When a public transit line is put out of service for a period of time for upgrades we lose the ability to use that line. It doesn’t matter how much better the line will perform in the future, we still get angry and frustrated because we value the loss of our line more than we value the increased service in the future.
Or when we consider congestion pricing on roads, we enrage drivers who lose the privilege of free access to roads. Doesn’t matter that the roads will be clearer, thus creating substantial time savings. Drivers will still resist the change because they value the perceived right to free roads (and the tolls they avoid) more than than the value of decreased commuting times in the future.
Or when we claim a traffic lane for public transportation, widened sidewalks or bike lanes we further anger drivers who’ve lost precious road space. And again, it doesn’t matter that those concessions will make urban mobility generally better for everyone – including the drivers. Ironically, even if the loss of road space will ultimately lead to increased mobility, those drivers will lament the loss of geography far more than the increased mobility.
And when we remove or change locations of a bus or streetcar stop we often find our plans scuttled by a vocal group of residents who are forced by our policy to walk an additional two minutes from their house to their stop. Doesn’t matter that such a shift will decrease travel times for everyone along the route significantly. Doesn’t even matter that the policy decreases travel times for the wronged residents because these residents value those two minutes in the present they know far more than the imagined time savings in an uncertain future.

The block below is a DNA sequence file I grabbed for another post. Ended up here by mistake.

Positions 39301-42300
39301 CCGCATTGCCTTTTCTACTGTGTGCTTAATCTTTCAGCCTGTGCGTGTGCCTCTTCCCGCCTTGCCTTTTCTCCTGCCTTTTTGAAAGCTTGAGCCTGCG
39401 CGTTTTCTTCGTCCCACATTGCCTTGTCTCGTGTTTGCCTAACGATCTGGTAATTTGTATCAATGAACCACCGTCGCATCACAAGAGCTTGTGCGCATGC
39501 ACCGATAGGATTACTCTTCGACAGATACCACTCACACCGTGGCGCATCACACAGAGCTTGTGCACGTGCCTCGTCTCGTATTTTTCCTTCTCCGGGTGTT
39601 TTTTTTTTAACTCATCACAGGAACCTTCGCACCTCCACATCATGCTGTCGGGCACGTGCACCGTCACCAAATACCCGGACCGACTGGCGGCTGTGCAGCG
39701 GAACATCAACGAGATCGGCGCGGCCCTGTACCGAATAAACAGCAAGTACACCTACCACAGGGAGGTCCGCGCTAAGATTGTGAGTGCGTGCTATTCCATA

The phenomenon described above is known in economics circles as loss aversion and refers quite simply to people’s preference of avoiding losses over acquiring gains. Doesn’t matter if the gain is greater than the loss, people will still opt to avoid the loss.
It’s a phenomenon we don’t tend to apply to the field of public transportation planning all that often. But maybe we should.
In transport planning we sometimes ignore the human component of what we’re trying to accomplish. We get angry when what appears to be a completely logical and beneficial plan gets derailed (sorry) by a vocal minority who just can’t seem to understand the multitude of benefits our plan provides.
And that’s our mistake in thinking, not theirs’. You can always spot the frustrated policy-maker or transport planner, done-in by his own misunderstanding of the human condition, when they complain about people “just not understanding.”
It’s not that people don’t understand your plans, it’s that you don’t understand people.
It’s not that people don’t understand – it’s that they don’t care. Or maybe it’s not that they don’t care, it’s that they don’t value what you value. Quite simply, people value whatever they’re about to lose far more than what they’re about to gain. This isn’t about nimbyism or short-sightedness or the ignorant, unwashed masses; this is simply a case of human beings behaving like human beings.
It may seem illogical, but that’s they way it is.
Logical or not, that’s people. Deal with it.
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